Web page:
FL elections chief extends voter registration until 7 Tuesday following online portal meltdown; federal lawsuit filed

New voters must register no later than July 20 to vote in Aug. 18 primary elections and no later than Oct. 5 to vote in the general election, including the presidential election, on Nov. 3. Credit: League of Women Voters of Florida

The DeSantis administration has extended voter registration to 7 p.m. Tuesday to compensate for the crash on Monday of the state’s online voter registration portal.

Secretary of State Laurel Lee, who oversees the Division of Elections, said voters could register using the portal or in person at local elections supervisors’ offices, local tax collector’s offices, drivers’ license offices, or by mail if the application is postmarked Tuesday.

Laurel Lee, Secretary of State of Florida. Credit: Wikipedia.

She blamed Monday’s problems on “unprecedented” demand by people who wanted to vote.

“During the last few hours, the RegisterToVoteFlorida.gov website was accessed by an unprecedented 1.1 million requests per hour,” Lee said in a written statement.

“We will work with our state and federal law-enforcement partners to ensure this was not a deliberate act against the voting process,” she added. However, Florida Department of Law Enforcement spokeswoman Gretl Plessinger said via email that the agency has not opened a formal investigation.

That wasn’t good enough for a coalition of voting-rights groups that filed a federal lawsuit seeking an additional extension plus a public service campaign via TV, radio, and social media to alert potential voters that registration remains open.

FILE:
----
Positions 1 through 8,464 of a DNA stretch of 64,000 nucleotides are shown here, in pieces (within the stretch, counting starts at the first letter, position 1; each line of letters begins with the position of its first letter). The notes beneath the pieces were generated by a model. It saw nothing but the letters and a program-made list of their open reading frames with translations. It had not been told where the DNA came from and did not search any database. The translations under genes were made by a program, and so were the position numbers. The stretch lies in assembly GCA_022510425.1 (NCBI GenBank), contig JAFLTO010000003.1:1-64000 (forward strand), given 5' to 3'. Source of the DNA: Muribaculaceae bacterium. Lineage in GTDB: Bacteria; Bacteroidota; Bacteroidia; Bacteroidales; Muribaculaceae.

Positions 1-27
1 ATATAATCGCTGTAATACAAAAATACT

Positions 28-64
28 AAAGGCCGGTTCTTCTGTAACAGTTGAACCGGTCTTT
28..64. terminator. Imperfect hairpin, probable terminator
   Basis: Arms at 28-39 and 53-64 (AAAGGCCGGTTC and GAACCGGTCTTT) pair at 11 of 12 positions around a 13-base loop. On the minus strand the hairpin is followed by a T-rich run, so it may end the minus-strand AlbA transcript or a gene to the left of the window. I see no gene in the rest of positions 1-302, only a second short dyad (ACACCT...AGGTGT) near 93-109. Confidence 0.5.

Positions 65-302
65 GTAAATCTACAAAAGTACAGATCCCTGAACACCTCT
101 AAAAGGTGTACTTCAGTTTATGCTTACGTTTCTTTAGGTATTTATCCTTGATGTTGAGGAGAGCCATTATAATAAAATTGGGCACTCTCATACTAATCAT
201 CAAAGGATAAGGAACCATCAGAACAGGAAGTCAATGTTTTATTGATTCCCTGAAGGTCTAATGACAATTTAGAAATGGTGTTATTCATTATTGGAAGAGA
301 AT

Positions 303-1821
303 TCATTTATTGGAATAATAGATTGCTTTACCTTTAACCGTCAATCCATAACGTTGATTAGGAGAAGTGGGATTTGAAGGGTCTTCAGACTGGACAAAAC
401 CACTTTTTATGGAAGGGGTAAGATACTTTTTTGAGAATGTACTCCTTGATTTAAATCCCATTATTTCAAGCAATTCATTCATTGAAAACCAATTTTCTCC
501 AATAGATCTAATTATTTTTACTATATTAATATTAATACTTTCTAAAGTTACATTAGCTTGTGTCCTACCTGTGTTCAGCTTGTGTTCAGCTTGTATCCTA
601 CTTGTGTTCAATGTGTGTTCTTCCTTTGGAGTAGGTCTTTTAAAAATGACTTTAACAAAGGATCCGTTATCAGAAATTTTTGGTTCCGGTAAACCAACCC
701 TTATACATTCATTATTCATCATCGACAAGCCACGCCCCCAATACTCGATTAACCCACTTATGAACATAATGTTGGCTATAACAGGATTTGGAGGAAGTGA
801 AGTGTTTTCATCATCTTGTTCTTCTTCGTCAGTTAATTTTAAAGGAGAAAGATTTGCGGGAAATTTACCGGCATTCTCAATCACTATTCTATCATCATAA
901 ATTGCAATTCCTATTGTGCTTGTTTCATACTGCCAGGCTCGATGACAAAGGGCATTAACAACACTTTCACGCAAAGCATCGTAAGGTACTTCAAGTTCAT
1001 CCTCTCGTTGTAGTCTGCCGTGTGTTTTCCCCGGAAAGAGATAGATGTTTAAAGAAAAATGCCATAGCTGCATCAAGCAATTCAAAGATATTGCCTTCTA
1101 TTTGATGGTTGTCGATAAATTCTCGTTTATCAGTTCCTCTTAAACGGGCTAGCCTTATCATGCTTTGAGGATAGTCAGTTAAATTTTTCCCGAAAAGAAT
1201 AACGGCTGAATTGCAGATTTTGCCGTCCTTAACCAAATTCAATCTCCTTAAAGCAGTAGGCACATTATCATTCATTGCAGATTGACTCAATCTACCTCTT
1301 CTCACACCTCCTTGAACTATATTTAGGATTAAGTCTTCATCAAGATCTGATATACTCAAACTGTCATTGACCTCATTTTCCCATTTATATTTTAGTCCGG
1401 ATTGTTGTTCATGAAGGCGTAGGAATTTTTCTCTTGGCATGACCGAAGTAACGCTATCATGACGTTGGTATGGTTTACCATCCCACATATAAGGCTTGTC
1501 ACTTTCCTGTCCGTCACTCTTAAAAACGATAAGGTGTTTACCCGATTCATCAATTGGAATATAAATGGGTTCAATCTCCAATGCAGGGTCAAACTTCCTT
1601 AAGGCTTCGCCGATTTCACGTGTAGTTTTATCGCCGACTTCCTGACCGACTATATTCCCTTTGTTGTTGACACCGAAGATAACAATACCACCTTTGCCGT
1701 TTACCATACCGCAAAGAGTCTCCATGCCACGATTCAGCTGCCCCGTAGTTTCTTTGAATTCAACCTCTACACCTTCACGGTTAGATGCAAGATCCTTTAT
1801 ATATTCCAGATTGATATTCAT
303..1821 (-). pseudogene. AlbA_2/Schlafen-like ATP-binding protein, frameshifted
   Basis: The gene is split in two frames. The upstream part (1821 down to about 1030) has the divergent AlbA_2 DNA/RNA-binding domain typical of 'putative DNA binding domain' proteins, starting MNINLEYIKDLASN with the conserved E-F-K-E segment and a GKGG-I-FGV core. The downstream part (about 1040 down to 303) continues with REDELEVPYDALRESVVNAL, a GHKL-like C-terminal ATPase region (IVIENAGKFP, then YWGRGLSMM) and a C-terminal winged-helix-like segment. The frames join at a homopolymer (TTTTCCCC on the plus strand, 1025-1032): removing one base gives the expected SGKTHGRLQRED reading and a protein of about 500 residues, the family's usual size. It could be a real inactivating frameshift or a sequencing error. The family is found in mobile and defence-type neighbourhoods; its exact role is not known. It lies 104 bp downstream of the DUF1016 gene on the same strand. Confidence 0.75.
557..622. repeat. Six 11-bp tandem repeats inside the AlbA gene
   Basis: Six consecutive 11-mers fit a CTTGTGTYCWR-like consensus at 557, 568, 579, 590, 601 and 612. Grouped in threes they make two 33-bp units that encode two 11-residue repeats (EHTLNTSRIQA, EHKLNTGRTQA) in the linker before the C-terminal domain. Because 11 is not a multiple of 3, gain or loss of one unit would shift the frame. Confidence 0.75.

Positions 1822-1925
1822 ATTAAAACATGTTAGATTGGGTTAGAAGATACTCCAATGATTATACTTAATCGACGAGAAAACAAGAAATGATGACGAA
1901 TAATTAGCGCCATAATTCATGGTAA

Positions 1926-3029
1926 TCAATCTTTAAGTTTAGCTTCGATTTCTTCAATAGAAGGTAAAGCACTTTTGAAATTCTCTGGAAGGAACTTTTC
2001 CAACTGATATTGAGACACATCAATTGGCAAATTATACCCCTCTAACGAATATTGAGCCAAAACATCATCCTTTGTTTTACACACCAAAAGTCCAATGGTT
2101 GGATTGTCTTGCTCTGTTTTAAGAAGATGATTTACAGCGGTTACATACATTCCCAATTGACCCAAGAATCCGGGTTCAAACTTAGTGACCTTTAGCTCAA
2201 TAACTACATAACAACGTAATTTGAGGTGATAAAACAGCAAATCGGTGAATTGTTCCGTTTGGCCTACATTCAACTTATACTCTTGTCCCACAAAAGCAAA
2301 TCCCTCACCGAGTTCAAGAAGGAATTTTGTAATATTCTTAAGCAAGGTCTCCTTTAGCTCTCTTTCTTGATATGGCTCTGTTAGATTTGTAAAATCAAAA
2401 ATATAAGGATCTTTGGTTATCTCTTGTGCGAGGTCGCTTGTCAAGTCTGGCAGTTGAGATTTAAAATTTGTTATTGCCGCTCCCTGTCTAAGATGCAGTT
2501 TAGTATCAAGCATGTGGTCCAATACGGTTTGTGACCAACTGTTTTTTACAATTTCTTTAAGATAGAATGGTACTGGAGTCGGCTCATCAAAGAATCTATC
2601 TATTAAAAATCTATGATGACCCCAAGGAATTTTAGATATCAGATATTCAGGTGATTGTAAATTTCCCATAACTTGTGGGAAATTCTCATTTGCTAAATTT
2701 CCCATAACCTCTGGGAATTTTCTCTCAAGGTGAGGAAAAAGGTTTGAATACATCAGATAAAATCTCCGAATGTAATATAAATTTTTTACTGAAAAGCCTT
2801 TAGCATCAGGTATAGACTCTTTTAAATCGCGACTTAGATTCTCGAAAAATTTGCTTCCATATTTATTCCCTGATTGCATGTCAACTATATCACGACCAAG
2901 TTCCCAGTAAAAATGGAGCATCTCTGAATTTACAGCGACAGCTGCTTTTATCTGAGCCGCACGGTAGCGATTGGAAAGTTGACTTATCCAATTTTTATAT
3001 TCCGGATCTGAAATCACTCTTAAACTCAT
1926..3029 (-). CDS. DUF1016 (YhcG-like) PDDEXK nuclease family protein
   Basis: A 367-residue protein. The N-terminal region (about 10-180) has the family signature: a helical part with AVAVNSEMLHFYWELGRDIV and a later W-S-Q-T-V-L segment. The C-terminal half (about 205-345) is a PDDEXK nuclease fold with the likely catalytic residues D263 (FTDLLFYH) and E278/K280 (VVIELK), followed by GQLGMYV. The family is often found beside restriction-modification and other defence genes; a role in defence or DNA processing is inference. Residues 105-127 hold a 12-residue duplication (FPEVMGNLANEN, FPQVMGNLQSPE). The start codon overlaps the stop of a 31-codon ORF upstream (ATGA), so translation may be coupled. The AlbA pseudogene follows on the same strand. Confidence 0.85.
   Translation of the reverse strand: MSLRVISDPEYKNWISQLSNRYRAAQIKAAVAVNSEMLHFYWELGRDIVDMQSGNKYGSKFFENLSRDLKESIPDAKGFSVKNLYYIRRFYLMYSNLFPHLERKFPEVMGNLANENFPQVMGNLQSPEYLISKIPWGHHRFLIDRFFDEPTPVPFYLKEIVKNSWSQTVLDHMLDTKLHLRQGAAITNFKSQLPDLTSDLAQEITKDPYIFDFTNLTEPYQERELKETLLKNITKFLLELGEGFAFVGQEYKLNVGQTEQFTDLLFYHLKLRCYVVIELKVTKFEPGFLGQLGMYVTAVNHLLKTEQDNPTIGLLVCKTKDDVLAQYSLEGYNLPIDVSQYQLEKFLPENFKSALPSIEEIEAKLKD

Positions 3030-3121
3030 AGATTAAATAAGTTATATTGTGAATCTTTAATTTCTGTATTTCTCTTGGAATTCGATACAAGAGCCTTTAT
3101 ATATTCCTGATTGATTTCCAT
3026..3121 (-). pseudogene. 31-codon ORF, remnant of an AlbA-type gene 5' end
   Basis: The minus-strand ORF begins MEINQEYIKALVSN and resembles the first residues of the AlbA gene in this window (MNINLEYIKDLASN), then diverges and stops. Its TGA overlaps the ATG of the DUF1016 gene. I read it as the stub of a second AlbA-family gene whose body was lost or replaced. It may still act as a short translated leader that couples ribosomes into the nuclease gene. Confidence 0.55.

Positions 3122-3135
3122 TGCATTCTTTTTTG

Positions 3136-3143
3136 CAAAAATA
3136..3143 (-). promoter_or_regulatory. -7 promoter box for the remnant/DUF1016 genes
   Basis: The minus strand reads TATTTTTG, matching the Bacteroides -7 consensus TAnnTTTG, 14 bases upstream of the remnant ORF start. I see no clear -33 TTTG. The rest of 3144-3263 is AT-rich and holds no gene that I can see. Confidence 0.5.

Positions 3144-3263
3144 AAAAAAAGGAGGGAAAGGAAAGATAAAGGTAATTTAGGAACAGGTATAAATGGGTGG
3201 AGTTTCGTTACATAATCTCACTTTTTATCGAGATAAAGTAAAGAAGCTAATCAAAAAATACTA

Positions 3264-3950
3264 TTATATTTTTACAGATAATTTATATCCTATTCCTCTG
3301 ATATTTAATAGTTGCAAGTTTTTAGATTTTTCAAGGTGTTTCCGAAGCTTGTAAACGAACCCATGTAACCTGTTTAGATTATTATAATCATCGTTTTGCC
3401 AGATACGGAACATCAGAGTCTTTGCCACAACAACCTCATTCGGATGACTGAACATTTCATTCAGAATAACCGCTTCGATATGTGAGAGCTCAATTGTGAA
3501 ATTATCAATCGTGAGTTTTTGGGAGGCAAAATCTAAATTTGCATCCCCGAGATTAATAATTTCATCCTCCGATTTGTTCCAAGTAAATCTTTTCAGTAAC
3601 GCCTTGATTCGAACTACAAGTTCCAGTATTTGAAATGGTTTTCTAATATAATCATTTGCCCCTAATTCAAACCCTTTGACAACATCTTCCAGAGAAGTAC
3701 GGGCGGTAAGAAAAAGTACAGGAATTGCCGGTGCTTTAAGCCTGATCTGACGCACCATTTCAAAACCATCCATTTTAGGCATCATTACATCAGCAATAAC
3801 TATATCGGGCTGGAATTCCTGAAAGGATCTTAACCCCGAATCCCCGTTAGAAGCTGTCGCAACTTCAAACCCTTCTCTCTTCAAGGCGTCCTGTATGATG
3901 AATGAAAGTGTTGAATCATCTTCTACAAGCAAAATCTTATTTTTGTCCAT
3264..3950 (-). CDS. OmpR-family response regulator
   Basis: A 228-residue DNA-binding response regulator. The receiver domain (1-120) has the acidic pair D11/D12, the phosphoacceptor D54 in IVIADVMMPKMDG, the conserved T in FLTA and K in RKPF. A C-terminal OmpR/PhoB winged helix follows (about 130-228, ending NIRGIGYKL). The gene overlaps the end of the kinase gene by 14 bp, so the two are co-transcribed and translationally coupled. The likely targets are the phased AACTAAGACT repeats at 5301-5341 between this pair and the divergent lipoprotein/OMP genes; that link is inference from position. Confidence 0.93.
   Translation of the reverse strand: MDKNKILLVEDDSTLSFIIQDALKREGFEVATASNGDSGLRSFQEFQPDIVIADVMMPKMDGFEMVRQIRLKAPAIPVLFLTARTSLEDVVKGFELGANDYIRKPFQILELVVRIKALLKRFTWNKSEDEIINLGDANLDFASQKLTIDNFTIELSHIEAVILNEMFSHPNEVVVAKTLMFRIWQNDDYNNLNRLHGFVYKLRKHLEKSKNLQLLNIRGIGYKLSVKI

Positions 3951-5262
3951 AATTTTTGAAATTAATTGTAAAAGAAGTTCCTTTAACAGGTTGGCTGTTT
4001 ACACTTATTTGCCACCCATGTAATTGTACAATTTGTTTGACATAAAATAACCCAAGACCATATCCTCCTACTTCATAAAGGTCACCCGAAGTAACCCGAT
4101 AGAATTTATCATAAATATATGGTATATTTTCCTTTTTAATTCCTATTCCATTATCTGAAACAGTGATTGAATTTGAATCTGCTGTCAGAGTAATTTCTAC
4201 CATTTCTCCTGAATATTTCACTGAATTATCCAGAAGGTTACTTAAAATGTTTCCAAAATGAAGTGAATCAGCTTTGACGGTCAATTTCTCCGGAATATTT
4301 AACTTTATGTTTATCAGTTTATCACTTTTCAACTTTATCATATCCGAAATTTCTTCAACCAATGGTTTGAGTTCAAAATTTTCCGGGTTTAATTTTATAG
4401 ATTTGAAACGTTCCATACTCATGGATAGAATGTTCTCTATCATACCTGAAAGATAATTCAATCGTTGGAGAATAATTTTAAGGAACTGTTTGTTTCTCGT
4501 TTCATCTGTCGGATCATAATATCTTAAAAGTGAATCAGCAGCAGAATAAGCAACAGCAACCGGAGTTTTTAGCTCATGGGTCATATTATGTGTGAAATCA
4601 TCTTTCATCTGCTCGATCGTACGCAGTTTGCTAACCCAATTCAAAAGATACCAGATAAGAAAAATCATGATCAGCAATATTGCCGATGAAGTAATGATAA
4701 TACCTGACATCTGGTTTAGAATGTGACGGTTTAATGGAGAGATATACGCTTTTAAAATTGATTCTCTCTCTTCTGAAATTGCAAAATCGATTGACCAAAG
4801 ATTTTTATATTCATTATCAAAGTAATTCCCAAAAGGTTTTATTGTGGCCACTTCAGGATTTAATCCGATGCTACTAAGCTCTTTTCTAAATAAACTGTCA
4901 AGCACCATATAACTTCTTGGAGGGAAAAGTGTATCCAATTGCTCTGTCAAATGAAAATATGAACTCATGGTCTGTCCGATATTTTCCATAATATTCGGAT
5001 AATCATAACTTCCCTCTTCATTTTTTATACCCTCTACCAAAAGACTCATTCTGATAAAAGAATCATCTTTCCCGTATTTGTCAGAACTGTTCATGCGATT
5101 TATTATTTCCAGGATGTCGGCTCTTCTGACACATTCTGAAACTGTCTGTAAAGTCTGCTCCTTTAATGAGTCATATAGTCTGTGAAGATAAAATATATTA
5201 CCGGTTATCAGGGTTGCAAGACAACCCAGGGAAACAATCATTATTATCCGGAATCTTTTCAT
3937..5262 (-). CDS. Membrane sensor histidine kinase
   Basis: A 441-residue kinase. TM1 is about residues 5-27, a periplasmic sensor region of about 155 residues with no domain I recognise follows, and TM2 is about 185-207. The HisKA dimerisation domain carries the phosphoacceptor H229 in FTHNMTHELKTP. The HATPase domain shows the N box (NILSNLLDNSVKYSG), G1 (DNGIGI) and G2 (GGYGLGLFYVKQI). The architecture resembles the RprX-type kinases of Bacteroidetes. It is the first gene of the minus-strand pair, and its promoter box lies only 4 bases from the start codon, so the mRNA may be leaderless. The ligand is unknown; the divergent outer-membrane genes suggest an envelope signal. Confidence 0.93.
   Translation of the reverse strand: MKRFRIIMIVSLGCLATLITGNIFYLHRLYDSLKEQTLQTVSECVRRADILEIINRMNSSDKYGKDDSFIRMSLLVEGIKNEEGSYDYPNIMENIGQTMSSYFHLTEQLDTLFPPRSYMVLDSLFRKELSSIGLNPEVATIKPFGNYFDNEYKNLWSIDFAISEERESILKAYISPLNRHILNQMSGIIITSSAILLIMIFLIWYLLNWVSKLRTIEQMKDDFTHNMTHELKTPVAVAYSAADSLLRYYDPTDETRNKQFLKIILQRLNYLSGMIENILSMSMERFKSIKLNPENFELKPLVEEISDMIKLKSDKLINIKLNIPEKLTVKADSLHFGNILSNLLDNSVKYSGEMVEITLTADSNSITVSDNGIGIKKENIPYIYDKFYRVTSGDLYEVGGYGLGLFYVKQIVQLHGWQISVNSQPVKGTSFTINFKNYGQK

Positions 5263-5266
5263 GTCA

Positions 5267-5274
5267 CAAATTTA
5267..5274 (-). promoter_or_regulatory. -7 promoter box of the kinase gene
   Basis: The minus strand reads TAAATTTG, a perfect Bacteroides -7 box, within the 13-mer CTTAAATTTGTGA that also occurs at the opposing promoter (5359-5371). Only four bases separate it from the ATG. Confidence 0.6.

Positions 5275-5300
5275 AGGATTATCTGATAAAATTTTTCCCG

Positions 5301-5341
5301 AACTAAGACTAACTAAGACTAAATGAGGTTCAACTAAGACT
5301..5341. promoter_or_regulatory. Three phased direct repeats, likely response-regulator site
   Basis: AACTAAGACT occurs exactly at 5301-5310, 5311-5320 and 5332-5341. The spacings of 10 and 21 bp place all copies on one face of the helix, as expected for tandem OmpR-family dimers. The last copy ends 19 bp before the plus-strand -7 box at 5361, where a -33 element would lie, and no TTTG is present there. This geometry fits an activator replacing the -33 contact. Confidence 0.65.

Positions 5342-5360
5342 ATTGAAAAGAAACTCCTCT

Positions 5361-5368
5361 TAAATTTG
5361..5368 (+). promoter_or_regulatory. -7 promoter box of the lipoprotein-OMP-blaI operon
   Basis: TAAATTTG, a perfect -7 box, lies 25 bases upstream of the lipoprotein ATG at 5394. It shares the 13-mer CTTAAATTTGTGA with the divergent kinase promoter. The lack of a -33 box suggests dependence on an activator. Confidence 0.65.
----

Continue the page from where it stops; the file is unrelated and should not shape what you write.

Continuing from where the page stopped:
“It is the responsibility of Secretary Lee to ensure Florida has an online voter registration system that is safe, digitally secure and able to handle a high level of site traffic on voter registration deadlines,” Jorge Vasquez, Power and Democracy Director of Advancement Project National Office, said in a written statement.

“Florida has had multiple years and multiple elections to address the site’s digital security and update its faulty online voter registration system. No voter should be denied their right to vote during a global health pandemic because Florida did not have a functioning online voter registration system,” Vasquez said.

The complaint seeks an extension until ” the second day after the date of any order of the court.”

During a news conference at The Villages, Gov. Ron DeSantis said the length of the extension corresponds to the period when the online portal was down.

“It was about seven hours. You started to see problems around 5 o’clock. Obviously, the deadline was midnight so this is a similar thing,” the governor said.

Nikki Fried, the Democratic state commissioner of agriculture and consumer services, was among those clamoring for a 24-hour registration extension. Others included members of the state Senate and a large number of civil- and voting-rights groups.

Fried
Florida Commissioner of Agriculture and Consumer Services Nikki Fried. Credit: CD Davidson-Hiers/Florida Phoenix

Following Tuesday’s announcement, Fried did not sound satisfied. She noted on Twitter that “the new 7:00 PM deadline forces Floridians to scramble to register, and that’s only if they see the news.”

The Republican Party of Florida on its Twitter feed took note of the extension and provided the portal’s web addess.